If you plan to draw an object with a repeating design, like a flower, tile pattern, mandala, or others, then you must draw it symmetrically.
Of course, since you’re drawing in Krita with a drawing tablet, it’s hard to do it manually. This is why we need to use one of the Krita tools to help you draw symmetrical objects quickly.
In this article, I will show you how to create a symmetrical object using Krita’s Mirror and multibrush tools.
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Where is the Symmetry Tool in Krita
In Krita, unlike Photoshop and Procreate, which have specific symmetry tools, you can create symmetrical objects or drawings using two primary methods. Firstly, you can use the mirror tool, and secondly, the multibrush tool.
I will thoroughly explain how to do it for each method, and you can choose which one suits you best.
Method 1: Using Mirror Tool in Krita
The mirror tool is the most versatile way to create symmetrical objects in Krita.
Krita has two mirror tools: Horizontal Mirror Tool and Vertical Mirror Tool.
Horizontal Mirror Tool: Useful for mirroring the top and bottom of a design. For instance, if you’re drawing a landscape with a reflecting lake, you can draw the trees above and have them perfectly mirrored below.
Vertical Mirror Tool: Perfect for side-to-side symmetry. Think of drawing an eye. With the vertical mirror tool, you can draw the right half of the eye, and Krita will automatically create the left half for you, ensuring both sides are identical.
Both tools can be used at once for designs needing symmetry in all directions.
Follow these steps to use the mirror tool:
Step 1: Open Krita and create a new document.
Step 2: Navigate to the toolbar menu and click on the mirror tool. For this example, I’ll choose the Horizontal mirror tool.
Step 3: Adjust the mirror line by left-clicking and dragging it to the desired point on the canvas. Tip: To create a symmetrical object, ensure the mirror line is in the center.
Step 4: Now, you can draw using the freehand brush. The mirror tool automatically copies your brush stroke to the other side.
Tips: Don’t forget to enable stabilization in Krita to help you create a smooth line when using the mirror tool
Alternative Method: Using the Selection Tool with the Mirror Tool
If you want to mirror part of the canvas without flipping the entire image, you need to create a selection before using the mirror tool. It’s not easy to mirror a selection part of the canvas.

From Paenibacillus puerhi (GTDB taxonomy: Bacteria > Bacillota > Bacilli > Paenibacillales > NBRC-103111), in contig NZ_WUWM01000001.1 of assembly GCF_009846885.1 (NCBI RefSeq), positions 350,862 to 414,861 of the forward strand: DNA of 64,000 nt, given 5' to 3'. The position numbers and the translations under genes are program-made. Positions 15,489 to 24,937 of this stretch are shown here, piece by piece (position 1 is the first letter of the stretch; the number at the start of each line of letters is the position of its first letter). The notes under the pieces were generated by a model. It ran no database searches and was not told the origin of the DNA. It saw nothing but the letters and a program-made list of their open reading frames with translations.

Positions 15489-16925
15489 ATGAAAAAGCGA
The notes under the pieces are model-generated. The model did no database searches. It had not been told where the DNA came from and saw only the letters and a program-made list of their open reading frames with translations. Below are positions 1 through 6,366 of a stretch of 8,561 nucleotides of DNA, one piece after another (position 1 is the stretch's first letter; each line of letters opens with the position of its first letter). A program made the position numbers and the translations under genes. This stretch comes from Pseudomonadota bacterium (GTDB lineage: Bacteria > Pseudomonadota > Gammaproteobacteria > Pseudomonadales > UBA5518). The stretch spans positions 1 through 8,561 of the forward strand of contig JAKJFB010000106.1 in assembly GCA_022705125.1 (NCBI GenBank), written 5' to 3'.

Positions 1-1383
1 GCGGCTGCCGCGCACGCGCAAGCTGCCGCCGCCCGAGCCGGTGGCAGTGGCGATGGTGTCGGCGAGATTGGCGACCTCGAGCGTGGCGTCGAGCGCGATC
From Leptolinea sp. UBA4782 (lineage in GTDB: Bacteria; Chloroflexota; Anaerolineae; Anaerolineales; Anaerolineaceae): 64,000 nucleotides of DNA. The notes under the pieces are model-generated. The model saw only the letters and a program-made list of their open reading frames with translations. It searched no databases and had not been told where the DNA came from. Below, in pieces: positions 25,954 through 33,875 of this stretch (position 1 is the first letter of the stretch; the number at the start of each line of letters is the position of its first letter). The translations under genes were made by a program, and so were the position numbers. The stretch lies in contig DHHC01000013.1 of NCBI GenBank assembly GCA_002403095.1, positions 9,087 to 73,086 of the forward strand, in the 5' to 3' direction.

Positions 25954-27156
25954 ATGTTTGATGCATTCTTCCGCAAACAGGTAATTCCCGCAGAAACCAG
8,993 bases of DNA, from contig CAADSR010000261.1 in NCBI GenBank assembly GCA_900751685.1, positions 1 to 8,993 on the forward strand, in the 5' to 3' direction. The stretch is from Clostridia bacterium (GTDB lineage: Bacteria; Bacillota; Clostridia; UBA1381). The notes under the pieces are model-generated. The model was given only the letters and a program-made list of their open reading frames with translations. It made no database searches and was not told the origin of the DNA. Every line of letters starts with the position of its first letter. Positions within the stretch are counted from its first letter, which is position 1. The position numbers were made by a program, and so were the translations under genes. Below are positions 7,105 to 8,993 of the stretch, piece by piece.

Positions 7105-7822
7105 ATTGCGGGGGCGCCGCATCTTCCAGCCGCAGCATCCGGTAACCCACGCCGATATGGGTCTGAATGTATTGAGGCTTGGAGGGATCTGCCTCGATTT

Follow these steps:
Step 1: Open the Krita application.
Step 2: Open the chosen document that you want to apply the selected mirroring.
Step 3: Create a selection from a part of the image using one of the selection tools (rectangular, polygonal, elliptical, freehand, or bezier curve selection tools). For this example, I’ll use the rectangular selection tool.
Step 4: Activate the tool and create a selection by clicking on the image and dragging it across the desired area.
Step 5: Activate the Transform tool by clicking its icon in the left toolbar or pressing Control + T on Windows or Command ⌘ + T on MacOS.
You will see a vertical line running down the middle of the transform box. Around the selection’s edges, you’ll see rectangular and square handles for resizing or transforming. A crosshair-like marker is located near the center, serving as a reference point.
Step 6: Go to the Tool options, scroll down and click the mirror tool. I chose the horizontal mirror tool to flip the transformed section horizontally.
Method 2: Using Multibrush Brush with Symmetry Model
The multibrush tool allows you to use multiple freehand brushes at once.
Unlike the Mirror Tools that work with various stroke-tracing tools like the Straight Line and the Bezier Curve Tool, the Multibrush Tool specifically traces brush strokes, similar to the Freehand Brush Tool
Follow these steps:
Step 1: Open the Krita application and create a new document.
Step 2: Navigate to the top menu. Select Settings and then choose the “Configure Toolbars…” option.
Step 3: Search for “Multibrush Tool” in the list that appears. Once found, click the switch to the right icon (represented by the “>” icon) to move the tool to the active section.
Step 4: Click OK to save your changes.
Step 5: Now, select the multibrush tool on your toolbar and experiment with it. For demonstration, I used it to create a tile pattern.
Step 6: The multibrush tool offers various settings to play around with. To access and modify these, head to the Tool Options section.
Step 7: Click the Type dropdown menu and choose which model you want to choose
Here are the differences for each type of model:
- Reflects the brush evenly around an axis.
- You can adjust the number of replicated brush strokes by adjusting the brush slider.
- You can adjust the rotation degree.
- It will reflect the brush across the X, Y axis, or both.
- The translate model will paint a predetermined number of brush instances around the cursor, set by the radius distance.
- It functions like mirrored symmetry but is slightly slower than symmetry with the toolbar mirror mode.
- Set the position of replicated brush strokes relative to your cursor.
- To use, first click the Add button. Then, left-click on the canvas to place the copies in the multibrush origin. Finally, click the Add button again to draw using the copy-translate model.